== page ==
US7090271Jul 26, 2004Aug 15, 2006Halvorsen Jr Leif AConformable sling for moving objects
US7240475Jan 28, 2004Jul 10, 2007Dsm Ip Assets B.V.Roundsling
US7422256Mar 3, 2006Sep 9, 2008Mueller DewayneLifting sling with excessive elongation warning indicator
US7475926Jun 17, 2005Jan 13, 2009First Sling Technology LlcSynthetic roundsling with inspectable core
US7628435Feb 16, 2005Dec 8, 2009Murdock Webbing Co., Inc.Web section, round sling made from the web section, and method of making the round sling
US7637549Dec 3, 2002Dec 29, 2009Mamutec AgLifting sling
US7658423Jun 7, 2004Feb 9, 2010Carmichael Daniel TLifting sling adapted to effectuate cargo security
US7661737May 5, 2006Feb 16, 2010Slingmax, Inc.Sling with predictable pre-failure warning indicator
US7669904Nov 25, 2003Mar 2, 2010Carmichael Daniel TLifting sling having a tenacious coating with methods of manufacturing and monitoring the same
US7681934Oct 28, 2005Mar 23, 2010Toray International, Inc.Fiber sling and method for evaluating its performance
US7891717Oct 23, 2009Feb 22, 2011Murdock Webbing Co., Inc.Web section, round sling made from the web section, and method of making the round sling
US7938468Sep 8, 2008May 10, 2011Mueller DewayneLifting sling with excessive elongation warning indicator
US8256810May 6, 2011Sep 4, 2012Mueller DewayneLifting sling with excessive elongation warning indictor
US8322765Mar 25, 2011Dec 4, 2012Slingmax, Inc.Synthetic sling with component parts having opposing lays
US8342584Dec 31, 2009Jan 1, 2013Carmichael Daniel TMethod of manufacturing a lifting sling
US8434799Jun 3, 2010May 7, 2013Robert J. RegerSynthetic fiber sling and roller system for carrying and positioning a load
US8468853Feb 7, 2011Jun 25, 2013Southern Weaving CompanyKnitted velcro sleeve
US8511053Feb 6, 2012Aug 20, 2013Samson Rope TechnologiesSynthetic rope formed of blend fibers
US8689534Mar 6, 2013Apr 8, 2014Samson Rope TechnologiesSegmented synthetic rope structures, systems, and methods
US8707668May 8, 2012Apr 29, 2014Samson Rope TechnologiesWrapped yarns for use in ropes having predetermined surface characteristics
US8727406 *Feb 18, 2010May 20, 2014Spanset Inter AgRound sling for lifting loads
US8857873 *Apr 25, 2013Oct 14, 2014Robert J. RegerSynthetic fiber sling and roller system for carrying and positioning a load
US9003757Sep 12, 2012Apr 14, 2015Samson Rope TechnologiesRope systems and methods for use as a round sling
US9027367 *Jan 30, 2013May 12, 2015Southern Weaving CompanyKnitted velcro sleeve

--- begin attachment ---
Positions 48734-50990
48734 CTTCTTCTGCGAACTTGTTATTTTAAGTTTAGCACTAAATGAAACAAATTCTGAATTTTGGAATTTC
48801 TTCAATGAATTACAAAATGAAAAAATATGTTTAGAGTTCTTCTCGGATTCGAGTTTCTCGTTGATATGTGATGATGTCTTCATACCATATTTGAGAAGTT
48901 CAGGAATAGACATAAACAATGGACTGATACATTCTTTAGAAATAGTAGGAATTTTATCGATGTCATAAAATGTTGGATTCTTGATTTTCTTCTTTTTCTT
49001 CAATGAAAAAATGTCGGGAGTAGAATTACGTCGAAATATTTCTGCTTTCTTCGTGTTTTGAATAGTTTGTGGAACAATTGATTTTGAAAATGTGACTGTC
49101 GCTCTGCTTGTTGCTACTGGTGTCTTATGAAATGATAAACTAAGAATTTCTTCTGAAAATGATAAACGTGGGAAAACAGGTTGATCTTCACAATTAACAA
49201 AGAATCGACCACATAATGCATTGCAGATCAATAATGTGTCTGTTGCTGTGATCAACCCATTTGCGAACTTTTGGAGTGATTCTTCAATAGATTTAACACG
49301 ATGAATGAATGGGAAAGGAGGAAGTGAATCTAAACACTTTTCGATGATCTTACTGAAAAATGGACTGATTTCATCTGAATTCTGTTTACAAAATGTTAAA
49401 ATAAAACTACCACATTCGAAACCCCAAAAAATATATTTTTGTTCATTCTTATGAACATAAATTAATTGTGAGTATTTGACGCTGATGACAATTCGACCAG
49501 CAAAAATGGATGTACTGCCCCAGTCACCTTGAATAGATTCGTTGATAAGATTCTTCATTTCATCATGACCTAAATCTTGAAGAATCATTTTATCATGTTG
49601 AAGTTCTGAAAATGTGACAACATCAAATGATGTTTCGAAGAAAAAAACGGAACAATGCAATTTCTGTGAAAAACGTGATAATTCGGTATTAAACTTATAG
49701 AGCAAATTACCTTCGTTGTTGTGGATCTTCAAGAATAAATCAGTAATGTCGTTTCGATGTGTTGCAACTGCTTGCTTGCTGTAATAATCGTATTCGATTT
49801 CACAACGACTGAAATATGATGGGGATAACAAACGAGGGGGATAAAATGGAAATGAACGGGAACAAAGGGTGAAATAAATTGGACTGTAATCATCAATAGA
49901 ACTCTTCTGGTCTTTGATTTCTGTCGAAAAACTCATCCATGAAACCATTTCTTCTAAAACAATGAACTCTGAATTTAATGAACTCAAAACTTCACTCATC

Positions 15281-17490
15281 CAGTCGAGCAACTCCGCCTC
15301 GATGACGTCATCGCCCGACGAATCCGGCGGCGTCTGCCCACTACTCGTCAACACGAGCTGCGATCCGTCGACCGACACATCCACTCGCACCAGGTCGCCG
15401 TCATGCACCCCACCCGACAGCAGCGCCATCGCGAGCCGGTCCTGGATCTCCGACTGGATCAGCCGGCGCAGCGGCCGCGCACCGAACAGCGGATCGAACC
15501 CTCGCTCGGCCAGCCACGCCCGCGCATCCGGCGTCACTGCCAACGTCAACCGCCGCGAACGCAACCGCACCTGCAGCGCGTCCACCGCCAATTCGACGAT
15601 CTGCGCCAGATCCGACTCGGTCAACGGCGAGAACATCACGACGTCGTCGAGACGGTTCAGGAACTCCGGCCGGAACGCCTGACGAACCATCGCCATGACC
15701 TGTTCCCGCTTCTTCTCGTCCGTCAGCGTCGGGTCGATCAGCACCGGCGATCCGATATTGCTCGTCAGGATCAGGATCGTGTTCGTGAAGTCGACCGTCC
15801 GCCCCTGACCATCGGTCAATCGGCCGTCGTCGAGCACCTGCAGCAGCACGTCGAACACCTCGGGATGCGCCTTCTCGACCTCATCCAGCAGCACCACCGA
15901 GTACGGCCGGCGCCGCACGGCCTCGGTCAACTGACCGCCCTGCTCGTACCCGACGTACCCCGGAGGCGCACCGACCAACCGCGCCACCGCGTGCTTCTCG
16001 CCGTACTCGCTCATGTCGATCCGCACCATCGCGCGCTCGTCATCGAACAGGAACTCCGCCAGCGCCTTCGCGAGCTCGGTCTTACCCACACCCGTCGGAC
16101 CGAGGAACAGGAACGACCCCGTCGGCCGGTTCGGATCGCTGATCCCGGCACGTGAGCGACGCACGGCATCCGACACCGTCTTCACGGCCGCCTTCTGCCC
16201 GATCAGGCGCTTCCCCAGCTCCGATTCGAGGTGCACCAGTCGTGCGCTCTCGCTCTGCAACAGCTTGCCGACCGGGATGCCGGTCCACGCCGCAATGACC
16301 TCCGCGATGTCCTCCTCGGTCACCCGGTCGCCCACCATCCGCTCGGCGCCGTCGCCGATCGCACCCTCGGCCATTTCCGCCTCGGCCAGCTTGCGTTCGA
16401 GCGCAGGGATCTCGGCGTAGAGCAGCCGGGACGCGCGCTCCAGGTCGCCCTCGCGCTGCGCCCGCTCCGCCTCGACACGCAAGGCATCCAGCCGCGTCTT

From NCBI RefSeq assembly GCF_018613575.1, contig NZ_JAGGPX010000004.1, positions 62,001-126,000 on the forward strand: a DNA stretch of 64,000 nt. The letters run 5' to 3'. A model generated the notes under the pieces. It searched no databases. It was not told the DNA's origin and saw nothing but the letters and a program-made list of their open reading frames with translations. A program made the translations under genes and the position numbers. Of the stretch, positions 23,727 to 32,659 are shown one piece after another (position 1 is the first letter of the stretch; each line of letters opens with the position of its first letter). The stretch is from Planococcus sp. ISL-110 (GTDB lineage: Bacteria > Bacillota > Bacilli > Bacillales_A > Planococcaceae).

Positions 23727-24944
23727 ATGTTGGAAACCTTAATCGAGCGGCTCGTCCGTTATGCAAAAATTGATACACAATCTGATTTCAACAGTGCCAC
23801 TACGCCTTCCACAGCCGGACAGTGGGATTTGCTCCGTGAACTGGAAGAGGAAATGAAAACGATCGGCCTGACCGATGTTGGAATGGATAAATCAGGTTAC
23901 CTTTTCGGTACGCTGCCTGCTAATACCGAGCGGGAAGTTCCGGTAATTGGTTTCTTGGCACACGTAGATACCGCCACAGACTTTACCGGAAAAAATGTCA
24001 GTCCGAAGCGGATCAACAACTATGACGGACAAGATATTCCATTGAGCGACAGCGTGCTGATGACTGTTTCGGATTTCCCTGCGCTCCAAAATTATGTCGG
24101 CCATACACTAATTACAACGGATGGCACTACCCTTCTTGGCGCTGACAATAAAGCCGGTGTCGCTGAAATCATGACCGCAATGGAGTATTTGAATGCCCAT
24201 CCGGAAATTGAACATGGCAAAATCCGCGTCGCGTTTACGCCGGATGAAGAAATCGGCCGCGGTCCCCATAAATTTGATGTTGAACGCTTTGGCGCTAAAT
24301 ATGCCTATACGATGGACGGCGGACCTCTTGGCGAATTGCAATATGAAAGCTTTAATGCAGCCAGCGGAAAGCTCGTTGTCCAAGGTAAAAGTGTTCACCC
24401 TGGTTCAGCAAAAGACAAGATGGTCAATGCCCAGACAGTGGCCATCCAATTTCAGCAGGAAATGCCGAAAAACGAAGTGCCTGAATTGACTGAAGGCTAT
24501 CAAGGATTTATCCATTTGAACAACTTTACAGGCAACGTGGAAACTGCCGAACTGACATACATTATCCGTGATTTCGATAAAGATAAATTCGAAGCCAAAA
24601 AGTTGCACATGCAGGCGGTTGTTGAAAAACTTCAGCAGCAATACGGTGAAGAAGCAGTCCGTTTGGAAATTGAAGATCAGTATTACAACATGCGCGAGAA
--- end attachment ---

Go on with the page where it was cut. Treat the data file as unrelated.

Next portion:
US9074318Dec 31, 2012Jul 7, 2015Samson Rope TechnologiesRope structure with improved bending fatigue and abrasion resistance characteristics
US20110298231 *Feb 18, 2010Dec 8, 2011Spanset Inter AgRound Sling for Lifting Loads
US20130139555 *Jun 6, 2013Southern Weaving CompanyKnitted velcro sleeve
US20130234459 *Apr 25, 2013Sep 12, 2013Robert J. RegerSynthetic fiber sling and roller system for carrying and positioning a load
CN101809225BOct 24, 2008Jul 4, 2012史菱麦斯公司Apparatus for making slings having a cover
EP0785163A2 *Jan 21, 1997Jul 23, 1997Germain Dennis St.Roundsling construction comrising a fiber optic signal strand
EP0970913A2 *Jul 9, 1999Jan 12, 2000Spanset Inter AGLifting band
WO2003048023A1 *Dec 3, 2002Jun 12, 2003Mammut Tec AgLifting belt sling
WO2008058300A1 *Nov 7, 2007May 22, 2008Teufelberger GmbhChoke cable and choke cable system
WO2009058224A1 *Oct 24, 2008May 7, 2009Slingmax IncApparatus for making slings having a cover
WO2015086627A2Dec 9, 2014Jun 18, 2015Dsm Ip Assets B.V.Chain comprising polymeric links and a spacer
Classifications
U.S. Classification294/74
International ClassificationB66C1/12
Cooperative ClassificationB66C1/12, D07B2201/2084, D07B2201/2091, D07B2201/1008, D07B2201/1092, D07B7/165
European ClassificationB66C1/12, D07B7/16C
Legal Events
DateCodeEventDescription
Feb 23, 1993REMIMaintenance fee reminder mailed
Jul 12, 1993SULPSurcharge for late payment
Jul 12, 1993FPAYFee payment
Year of fee payment: 4
Jun 27, 1995ASAssignment
Owner name: MIDLANTIC BANK, PENNSYLVANIA
Free format text: SECURITY INTEREST;ASSIGNORS:I & I SLING;SLING MAX, INC.;REEL/FRAME:007505/0574
Effective date: 19950525
Mar 4, 1997REMIMaintenance fee reminder mailed
Mar 26, 1997FPAYFee payment
Year of fee payment: 8
Mar 26, 1997SULPSurcharge for late payment
Feb 13, 2001REMIMaintenance fee reminder mailed
Feb 23, 2001SULPSurcharge for late payment
Year of fee payment: 11
Feb 23, 2001FPAYFee payment
Year of fee payment: 12
Jul 6, 2006ASAssignment
Owner name: SLINGMAX, INC., PENNSYLVANIA
Free format text: ASSIGNMENT OF ASSIGNORS INTEREST;ASSIGNOR:ST. GERMAIN, DENNIS;REEL/FRAME:017897/0317
Effective date: 20060706